After the HQ2 campus in New York City was announced, officials representing parts of Queens, such as U.S. Representative-elect Alexandria Ocasio-Cortez, Councilman Jimmy Van Bramer, State Senator Michael Gianaris, and Assemblyman Ron Kim, announced their disapproval.[79] Ocasio-Cortez, Van Bramer, and Gianaris all expressed concern that Amazon would receive tax breaks while critical infrastructure, such as the New York City Subway, was deteriorating, and the New York City public school system and New York City Health Department were underfunded. In a Twitter post, Ocasio-Cortez raised further concerns about the affordability of housing in Queens, since housing prices around the HQ2 campus in Queens began rising in anticipation of the campus's construction.[80] Kim and Fordham University professor Zephyr Teachout wrote an opinion piece in The New York Times in which they stated that the city should "not offer incentives and giveaways to an internet giant known for squashing small businesses."[81]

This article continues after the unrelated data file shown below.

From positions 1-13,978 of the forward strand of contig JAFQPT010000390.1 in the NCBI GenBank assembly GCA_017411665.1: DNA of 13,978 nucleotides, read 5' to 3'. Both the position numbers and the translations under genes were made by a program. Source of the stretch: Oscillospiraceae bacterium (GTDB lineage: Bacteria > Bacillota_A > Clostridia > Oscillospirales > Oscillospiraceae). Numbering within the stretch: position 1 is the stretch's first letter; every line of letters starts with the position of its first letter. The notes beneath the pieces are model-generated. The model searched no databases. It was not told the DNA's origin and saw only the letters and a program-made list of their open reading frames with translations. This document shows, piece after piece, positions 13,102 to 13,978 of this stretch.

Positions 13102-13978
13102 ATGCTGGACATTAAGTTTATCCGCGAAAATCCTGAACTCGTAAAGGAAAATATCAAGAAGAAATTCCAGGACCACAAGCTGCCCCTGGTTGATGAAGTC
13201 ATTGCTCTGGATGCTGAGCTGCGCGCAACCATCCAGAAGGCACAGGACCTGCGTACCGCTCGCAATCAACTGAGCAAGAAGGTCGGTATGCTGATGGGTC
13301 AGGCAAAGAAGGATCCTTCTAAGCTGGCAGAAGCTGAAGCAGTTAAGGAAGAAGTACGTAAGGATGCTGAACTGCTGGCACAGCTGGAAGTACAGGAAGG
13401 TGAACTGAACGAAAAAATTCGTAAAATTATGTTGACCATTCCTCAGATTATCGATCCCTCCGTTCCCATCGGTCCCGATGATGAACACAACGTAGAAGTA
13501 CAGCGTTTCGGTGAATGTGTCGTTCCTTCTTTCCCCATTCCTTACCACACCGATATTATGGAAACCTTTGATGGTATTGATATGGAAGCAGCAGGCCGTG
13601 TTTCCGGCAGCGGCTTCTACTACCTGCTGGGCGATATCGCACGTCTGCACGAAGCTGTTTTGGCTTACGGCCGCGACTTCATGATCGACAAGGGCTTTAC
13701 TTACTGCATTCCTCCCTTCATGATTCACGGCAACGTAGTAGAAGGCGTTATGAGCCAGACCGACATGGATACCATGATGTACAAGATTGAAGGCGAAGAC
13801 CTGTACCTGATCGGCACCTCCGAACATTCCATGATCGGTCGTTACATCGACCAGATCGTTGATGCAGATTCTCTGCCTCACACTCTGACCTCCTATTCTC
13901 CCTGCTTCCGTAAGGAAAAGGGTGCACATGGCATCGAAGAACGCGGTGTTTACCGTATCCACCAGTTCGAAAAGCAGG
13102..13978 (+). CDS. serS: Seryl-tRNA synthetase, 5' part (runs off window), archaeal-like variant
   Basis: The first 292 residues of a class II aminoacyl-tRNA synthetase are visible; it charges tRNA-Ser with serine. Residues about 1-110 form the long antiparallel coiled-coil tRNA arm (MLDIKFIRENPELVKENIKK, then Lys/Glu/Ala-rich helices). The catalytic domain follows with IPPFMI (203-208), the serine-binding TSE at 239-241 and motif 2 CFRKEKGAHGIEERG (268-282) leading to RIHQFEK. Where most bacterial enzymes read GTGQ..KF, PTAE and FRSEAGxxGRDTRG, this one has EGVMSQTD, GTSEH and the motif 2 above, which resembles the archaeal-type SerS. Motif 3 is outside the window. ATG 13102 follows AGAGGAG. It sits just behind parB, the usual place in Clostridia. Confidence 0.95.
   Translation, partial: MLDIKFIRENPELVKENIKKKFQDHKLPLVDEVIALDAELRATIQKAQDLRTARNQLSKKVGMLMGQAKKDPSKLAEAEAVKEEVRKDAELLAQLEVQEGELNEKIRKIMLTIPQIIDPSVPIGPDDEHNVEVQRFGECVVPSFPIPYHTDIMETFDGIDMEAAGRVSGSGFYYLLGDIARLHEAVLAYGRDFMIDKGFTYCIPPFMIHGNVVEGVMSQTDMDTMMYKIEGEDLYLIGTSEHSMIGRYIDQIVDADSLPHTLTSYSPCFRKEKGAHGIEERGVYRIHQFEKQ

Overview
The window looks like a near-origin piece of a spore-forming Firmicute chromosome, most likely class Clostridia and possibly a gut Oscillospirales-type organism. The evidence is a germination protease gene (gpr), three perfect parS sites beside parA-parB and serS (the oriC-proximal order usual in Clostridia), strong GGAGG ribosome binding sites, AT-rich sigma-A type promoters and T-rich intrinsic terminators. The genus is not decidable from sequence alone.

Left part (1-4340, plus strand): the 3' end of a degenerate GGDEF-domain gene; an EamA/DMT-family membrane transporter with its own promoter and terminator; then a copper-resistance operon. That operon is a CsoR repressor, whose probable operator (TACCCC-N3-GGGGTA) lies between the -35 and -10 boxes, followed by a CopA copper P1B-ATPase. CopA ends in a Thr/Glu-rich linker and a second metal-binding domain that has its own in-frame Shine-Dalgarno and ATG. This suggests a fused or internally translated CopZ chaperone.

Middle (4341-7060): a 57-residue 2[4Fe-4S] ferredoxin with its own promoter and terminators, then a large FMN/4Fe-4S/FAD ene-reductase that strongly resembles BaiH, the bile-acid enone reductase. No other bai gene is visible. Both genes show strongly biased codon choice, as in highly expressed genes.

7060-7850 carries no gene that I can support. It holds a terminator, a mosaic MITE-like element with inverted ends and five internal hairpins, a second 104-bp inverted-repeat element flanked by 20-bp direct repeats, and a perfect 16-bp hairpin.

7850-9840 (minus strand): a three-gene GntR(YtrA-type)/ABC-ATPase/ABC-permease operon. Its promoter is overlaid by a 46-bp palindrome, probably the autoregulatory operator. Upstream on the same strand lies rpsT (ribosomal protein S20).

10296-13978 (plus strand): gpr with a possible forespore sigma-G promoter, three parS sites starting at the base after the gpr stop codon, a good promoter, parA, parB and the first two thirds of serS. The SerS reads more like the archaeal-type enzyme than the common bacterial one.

Politico reported that the Long Island City location would be built on land intended for 6,000 homes, including 1,500 affordable housing units.[82] New York State Senate member Michael Gianaris said, "The more we learn about this deal, the worse it gets."[83] However, polls showed that the majority of New York City residents approved of the deal with Amazon. [84][85]